Spring 2013: Wednesdays, 9:30am-12:20pm.  3 credit hours.

Each of these courses may count as a Social Science or Philosophy elective, and there are no prerequisites for any of them. If you are a Pratt student and have any questions for me about these courses, please feel free to contact me at czimring@pratt.edu.

Recycling Cans Come to Pratt Institute Tuesday

The Pratt Envirolutions student group has succeeded in getting several recycle-only cans distributed on the grounds of the Pratt Institute’s Brooklyn campus. On Tuesday at 4pm in front of the Engineering Building, President Thomas Schutte will oversee a ribbon-cutting ceremony for the unveiling of the new cans.

Recycling is an effective and economical way of diverting materials out of landfills and into production. The activity comprises an important part of next spring’s SS 490-27 course, Production, Consumption, and Waste.  Here’s a quick summary:

SS 490-27 Production, Consumption, and Waste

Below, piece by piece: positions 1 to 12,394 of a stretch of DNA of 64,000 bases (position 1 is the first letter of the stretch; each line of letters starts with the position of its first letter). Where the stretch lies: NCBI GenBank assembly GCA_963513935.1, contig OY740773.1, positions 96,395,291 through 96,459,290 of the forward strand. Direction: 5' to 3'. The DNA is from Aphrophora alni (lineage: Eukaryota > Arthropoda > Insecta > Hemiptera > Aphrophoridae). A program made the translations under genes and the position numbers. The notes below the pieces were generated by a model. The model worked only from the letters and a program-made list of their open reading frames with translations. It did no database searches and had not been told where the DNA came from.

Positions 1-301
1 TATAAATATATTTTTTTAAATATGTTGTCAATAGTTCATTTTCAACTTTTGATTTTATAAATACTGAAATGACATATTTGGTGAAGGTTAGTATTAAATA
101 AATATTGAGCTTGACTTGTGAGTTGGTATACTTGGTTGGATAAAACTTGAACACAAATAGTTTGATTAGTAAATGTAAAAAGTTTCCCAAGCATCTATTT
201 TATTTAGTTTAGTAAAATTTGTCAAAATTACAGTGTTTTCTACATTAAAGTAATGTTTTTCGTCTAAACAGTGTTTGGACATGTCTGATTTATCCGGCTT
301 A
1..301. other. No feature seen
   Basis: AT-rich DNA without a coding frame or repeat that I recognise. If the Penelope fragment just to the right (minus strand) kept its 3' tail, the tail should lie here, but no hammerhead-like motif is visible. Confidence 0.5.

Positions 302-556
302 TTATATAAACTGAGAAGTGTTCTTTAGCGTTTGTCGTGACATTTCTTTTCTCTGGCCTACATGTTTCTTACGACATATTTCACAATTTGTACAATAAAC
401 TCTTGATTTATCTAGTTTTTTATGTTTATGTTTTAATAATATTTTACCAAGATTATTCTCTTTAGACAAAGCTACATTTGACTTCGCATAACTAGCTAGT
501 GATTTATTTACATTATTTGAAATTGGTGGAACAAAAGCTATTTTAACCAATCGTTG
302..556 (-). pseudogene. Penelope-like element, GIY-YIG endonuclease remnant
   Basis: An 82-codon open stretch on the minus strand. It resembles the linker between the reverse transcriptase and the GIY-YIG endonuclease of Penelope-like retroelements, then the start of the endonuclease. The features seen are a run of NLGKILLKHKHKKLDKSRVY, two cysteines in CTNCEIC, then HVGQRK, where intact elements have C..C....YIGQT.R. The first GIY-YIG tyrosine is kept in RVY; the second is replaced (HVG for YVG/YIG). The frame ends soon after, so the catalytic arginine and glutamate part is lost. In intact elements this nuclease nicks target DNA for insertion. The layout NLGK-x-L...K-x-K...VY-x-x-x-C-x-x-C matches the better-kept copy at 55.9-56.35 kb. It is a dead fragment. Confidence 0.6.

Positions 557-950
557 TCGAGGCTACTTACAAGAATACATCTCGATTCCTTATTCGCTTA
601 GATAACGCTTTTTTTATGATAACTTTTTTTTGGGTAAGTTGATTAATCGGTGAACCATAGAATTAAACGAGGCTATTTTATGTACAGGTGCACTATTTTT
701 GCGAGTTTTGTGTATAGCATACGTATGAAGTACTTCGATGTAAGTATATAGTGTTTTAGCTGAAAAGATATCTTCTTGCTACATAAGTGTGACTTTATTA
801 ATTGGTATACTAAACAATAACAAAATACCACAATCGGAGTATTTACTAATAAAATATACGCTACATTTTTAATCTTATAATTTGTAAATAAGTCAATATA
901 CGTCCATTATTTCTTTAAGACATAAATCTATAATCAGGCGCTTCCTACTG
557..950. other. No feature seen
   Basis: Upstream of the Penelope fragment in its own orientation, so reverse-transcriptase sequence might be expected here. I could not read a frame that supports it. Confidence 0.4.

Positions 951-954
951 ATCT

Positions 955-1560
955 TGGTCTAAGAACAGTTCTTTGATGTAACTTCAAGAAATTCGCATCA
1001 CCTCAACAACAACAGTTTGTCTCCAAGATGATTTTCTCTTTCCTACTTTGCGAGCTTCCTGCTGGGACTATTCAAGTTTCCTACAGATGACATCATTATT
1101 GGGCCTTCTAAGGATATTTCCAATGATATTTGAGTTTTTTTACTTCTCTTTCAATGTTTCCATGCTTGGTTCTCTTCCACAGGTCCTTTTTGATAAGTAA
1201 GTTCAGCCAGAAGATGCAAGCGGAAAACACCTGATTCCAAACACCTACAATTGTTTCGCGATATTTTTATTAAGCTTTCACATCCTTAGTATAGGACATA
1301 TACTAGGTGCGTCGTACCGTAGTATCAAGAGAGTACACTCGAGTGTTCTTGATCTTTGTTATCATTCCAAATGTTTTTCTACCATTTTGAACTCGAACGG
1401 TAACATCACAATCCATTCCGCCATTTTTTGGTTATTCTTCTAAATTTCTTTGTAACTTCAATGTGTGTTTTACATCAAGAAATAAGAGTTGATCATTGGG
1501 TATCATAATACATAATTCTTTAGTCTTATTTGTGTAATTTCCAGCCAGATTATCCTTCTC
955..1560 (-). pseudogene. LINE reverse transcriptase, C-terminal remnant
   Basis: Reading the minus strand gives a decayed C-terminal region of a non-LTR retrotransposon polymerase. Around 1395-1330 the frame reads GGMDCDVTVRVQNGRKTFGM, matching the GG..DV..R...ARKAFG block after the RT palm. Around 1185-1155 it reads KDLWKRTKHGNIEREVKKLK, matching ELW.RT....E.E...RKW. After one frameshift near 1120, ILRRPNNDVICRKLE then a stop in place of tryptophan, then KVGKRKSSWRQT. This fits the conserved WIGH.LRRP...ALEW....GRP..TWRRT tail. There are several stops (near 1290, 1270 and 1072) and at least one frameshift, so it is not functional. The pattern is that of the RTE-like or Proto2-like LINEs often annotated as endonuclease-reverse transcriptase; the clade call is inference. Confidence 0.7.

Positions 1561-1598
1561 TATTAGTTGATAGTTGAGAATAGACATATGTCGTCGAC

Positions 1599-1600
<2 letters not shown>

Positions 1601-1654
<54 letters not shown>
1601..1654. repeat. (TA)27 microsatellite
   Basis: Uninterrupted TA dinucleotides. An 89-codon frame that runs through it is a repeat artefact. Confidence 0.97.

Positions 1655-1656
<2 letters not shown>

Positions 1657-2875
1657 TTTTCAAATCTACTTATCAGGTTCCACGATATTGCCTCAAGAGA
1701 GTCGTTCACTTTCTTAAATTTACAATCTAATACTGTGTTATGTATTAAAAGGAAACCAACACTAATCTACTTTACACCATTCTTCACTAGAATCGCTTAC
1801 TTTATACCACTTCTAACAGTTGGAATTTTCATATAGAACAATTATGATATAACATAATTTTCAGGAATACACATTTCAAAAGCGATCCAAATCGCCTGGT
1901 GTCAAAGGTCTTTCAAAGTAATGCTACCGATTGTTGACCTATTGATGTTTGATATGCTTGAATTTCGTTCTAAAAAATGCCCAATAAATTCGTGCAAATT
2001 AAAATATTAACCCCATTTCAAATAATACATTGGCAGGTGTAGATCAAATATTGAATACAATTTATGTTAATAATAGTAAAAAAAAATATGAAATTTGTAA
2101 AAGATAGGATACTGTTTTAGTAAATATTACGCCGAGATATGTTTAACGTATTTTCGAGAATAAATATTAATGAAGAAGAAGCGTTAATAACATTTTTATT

What happens to the trash we toss in dumpsters?  How do we determine what waste is, and why do we make so much of it?  Learn about the environmental and social consequences of mass production and disposal (past and present), and ways to make the waste stream safer.

Spring 2013: Tuesdays, 9:30am-12:20pm.  3 credit hours.
 

I will be at the ribbon-cutting ceremony if anyone has questions about the course.

New York City Hurricane Recovery Resources

In the interest of sorting out helpful information in aftermath of Hurricane Sandy, here are a few links:

WNYC’s Twitter feed and “Your Post-Sandy Questions, Answered” page are invaluable resources to find aid as well as identify volunteer opportunities.

The New York Times has a page combining news updates with a handy list of which services (electricity, transportation, emergency supplies) are currently available (or, in the case of several transportation options and utilities, not currently available). Also at the New York Times, the City Room blog has a list of volunteer and aid opportunities.

The Federal Emergency Management Agency has a resource page to donate and find volunteer opportunities. (Link includes resources in various northeastern states as well as New York City.)

NY Tech Meetup and New Work City are working to help local businesses and organizations get their technology up and running. If you can help (or can identify someone who needs help), let them know.